Shot over the heart. (But will live.)

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Wilson Daily Times, 24 October 1911.

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Wilson Daily Times, 27 October 1911.


Ruth Maultsby was the sister of Mattie L. Maultsby, who was a daughter of Daniel L. and Smithia C. Maultsby and wife of Dr. William A. Mitchner. It appears that the Maultsbys were from Pitt County, North Carolina, and D.L. Maultsby briefly served as pastor at a Methodist church in Wilson, most likely Saint John A.M.E. Zion.

Studio shots, no. 90: Edna E. Gaston.

Per an eBay listing for a reproduction of this photo: “Photo. North Carolina. Black girl and doll carriage. The girl’s name is Edna Earl Gaston. She was the niece of John Clark who was a founder of St Mark’s Episcopal Church. He was also the first Black mail carrier in Wilson, North Carolina. 1925.”

In fact, Edna Earline Gaston was the daughter of Albert Sessle Gaston of Wilson and Annie House Gaston of Moore County, North Carolina. John H. Clark was her great-uncle, brother of Albert Gaston’s mother Ella Clark Gaston.


In the 1900 census of Town of Wilson, Wilson County: Ella Gaston, 30, divorced, with sons Ralph, 10, and Albert, 2. [Also in the 1900 census of Town of Wilson, Wilson township, North Carolina: 44 year-old barber John Gaston, [second] wife Sabrina [Sattena] 22, and children Theodore, 13, Cicero, 10, George, 8, and Caroline, 2 months. John A. Gaston was Albert Gaston’s father.]

In 1918, Albert Gaston registered for the World War I draft in Philadelphia, Pennsylvania. Per his registration card, he was born 16 August 1897 in Wilson, N.C.; resided at 2105 Nassau Street, Philadelphia; worked as a longshoreman; and his nearest relative was Anna Gaston.

In the 1920 census of Philadelphia, Philadelphia County, Pennsylvania: at 2105 Nassau Street, building laborer Albert Gaston, 22; wife Anne T., 23; daughter Edna E., 1;  lodger Harry Jenkins, 19, a laundry laborer; and “mother” Hellen Hunton, 53. All were born in North Carolina.

Shortly after the census, the Gastons returned to North Carolina, where they took positions in Annie H. Gaston’s home county. On 28 April 1921, The Moore County News of Carthage printed principal Albert Gaston’s address to the Shady Grove colored school.

By October 1921, Gaston had take over as head of the struggling Addor school. Per this 1997 National Register of Historic Places nomination report, the Gastons began an energetic campaign to raise money for a Rosenwald School, and the Lincoln Park school near Pinebluff was the result.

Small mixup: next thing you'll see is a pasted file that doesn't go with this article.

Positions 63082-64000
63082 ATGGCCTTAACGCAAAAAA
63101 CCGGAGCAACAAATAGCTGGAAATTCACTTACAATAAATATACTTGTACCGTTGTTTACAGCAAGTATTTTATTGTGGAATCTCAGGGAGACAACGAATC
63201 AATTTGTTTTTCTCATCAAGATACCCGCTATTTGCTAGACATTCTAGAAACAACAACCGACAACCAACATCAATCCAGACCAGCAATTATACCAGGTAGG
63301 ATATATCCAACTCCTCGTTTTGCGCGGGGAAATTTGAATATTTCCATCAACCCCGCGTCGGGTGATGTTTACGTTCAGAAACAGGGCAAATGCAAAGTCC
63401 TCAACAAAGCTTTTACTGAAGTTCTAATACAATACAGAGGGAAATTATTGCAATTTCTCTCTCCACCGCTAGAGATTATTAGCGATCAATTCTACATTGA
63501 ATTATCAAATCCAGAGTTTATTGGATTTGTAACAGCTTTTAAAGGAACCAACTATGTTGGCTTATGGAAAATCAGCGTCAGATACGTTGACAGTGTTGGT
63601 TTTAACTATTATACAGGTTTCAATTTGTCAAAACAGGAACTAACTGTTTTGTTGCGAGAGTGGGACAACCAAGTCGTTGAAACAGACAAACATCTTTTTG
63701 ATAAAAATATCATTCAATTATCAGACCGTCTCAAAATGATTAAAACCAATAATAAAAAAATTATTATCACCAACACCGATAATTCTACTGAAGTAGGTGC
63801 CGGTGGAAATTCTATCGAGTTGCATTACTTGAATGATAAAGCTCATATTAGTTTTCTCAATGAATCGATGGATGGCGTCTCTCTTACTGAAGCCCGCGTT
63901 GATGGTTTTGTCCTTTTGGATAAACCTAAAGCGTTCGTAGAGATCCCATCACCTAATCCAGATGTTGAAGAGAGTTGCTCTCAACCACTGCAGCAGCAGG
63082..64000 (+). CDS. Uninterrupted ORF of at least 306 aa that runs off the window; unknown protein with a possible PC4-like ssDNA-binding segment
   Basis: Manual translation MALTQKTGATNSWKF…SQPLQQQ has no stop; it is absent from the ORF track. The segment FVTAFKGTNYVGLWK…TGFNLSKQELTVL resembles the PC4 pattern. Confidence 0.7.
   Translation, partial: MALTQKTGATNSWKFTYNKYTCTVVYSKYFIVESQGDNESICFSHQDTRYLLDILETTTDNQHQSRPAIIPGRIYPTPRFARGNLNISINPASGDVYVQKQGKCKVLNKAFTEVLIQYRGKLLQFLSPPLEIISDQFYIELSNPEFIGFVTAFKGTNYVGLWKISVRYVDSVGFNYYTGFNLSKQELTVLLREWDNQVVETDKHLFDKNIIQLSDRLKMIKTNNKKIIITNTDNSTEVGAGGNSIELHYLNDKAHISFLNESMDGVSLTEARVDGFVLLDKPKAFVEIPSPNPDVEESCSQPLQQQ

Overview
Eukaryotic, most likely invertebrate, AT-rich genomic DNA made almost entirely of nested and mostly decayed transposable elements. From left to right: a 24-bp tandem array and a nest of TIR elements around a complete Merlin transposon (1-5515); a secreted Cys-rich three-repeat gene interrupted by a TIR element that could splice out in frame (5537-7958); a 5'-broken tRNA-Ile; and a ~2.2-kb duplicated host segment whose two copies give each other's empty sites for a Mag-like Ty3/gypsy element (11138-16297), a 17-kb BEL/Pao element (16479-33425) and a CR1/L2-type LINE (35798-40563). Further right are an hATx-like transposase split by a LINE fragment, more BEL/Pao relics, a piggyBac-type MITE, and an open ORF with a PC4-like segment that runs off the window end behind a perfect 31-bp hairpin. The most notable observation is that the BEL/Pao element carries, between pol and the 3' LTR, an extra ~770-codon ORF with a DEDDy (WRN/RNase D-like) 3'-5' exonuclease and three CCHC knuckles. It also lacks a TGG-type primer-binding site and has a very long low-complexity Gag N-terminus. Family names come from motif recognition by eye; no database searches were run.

Albert Sessel Gaston registered for the World War II draft in 1942 in Raeford, Hoke County, North Carolina. Per his registration card, he was born 15 August 1897 in Wilson; was employed by the Board of Education in Raeford; and his contact was Annie L. Gaston, 119 Lincoln Street, Hampton, Virginia.

Annie Lillian Gaston died 2 June 1952 at Mercy Hospital in Wilson. Per her death certificate, she was born 17 July 1896 in Moore County to John House and Maggie Gunter; was a schoolteacher; and was married. Albert Gaston was informant.

Per the Social Security Death Index, Albert Gaston died November 1979 and Edna Gaston Coles died 25 July 1999, both in Philadelphia.

It’s got a little twang to it.

Jesse A. Jacobs Jr. worked as a janitor at Five Points (later Winstead) School and did gardening odd jobs at the home of school superintendent Charles L. Coon. His great-niece Hattie Henderson Ricks, whom he adopted, told this story:

“Papa was up there cutting grass. ‘Go in the house, and ask ‘em for some water, a pitcher.’  Talking ‘bout my daddy wanted some water. And the first time I ever seen a grapefruit was there.  I said I’d never forget that.  ‘Cause I went in that house and asked for some water, and I said ‘Daddy said’ – I called him Papa.  Anyway, ‘he wanted to know if he could have some water.’  And the lady said, ‘Yeah,’ and she got a pitcher and a glass.  And I took it on out there, and then I just sit on the steps.  So Papa stopped and drinked him some water. But I was just standing there while they was fixing the water, and I looked on that table, and all ‘round the table there by the plate they had a salt cellar and half a grapefruit and a cherry sitting in the middle.  And that thing just looked so pretty, looked so good.  And I said, ‘Unh, that’s a big orange!’ I said, ‘Well, next time I go to the store I’m gon get me one, too.’  And sho’ nuff, I asked Papa, when we left – I don’t remember whether it was, it wont that particular time, but we come out and were on our way to Edmundson’s store in Five Points, and he wanted me to go in and get a plug of tobacco. Part of a plug.  And tell Old Man Edmundson to put it on the bill. So he waited, he was out there on a wagon, he had a little horse, and I went in and told Mr. Edmundson Papa wanted a, whatever amount it was, he didn’t get a whole plug, ‘cause I think it was three or four sections to a plug of tobacco, and for him to put it on the bill, and I said, ‘He said I could have a orange.  And put that on the bill.’  And it was boxes sitting up – I’ll never forget it – the boxes sitting up with all the oranges sitting up in there.  And I got the biggest one out of the group.  The one that wasn’t even orange.  I made sure I was gon get me a big orange!  I got that and come on back out there and got on the wagon and coming from Five Points to almost home, I was peeling that thing and peeling it ‘til I got it off, and it was sour, ‘Ugh, that’s a sour orange!’  I never seen a orange that sour. And I said, ‘Now, that didn’t look like, that’s a light-complected … yellow.’ But it was still like a orange, and it was so big.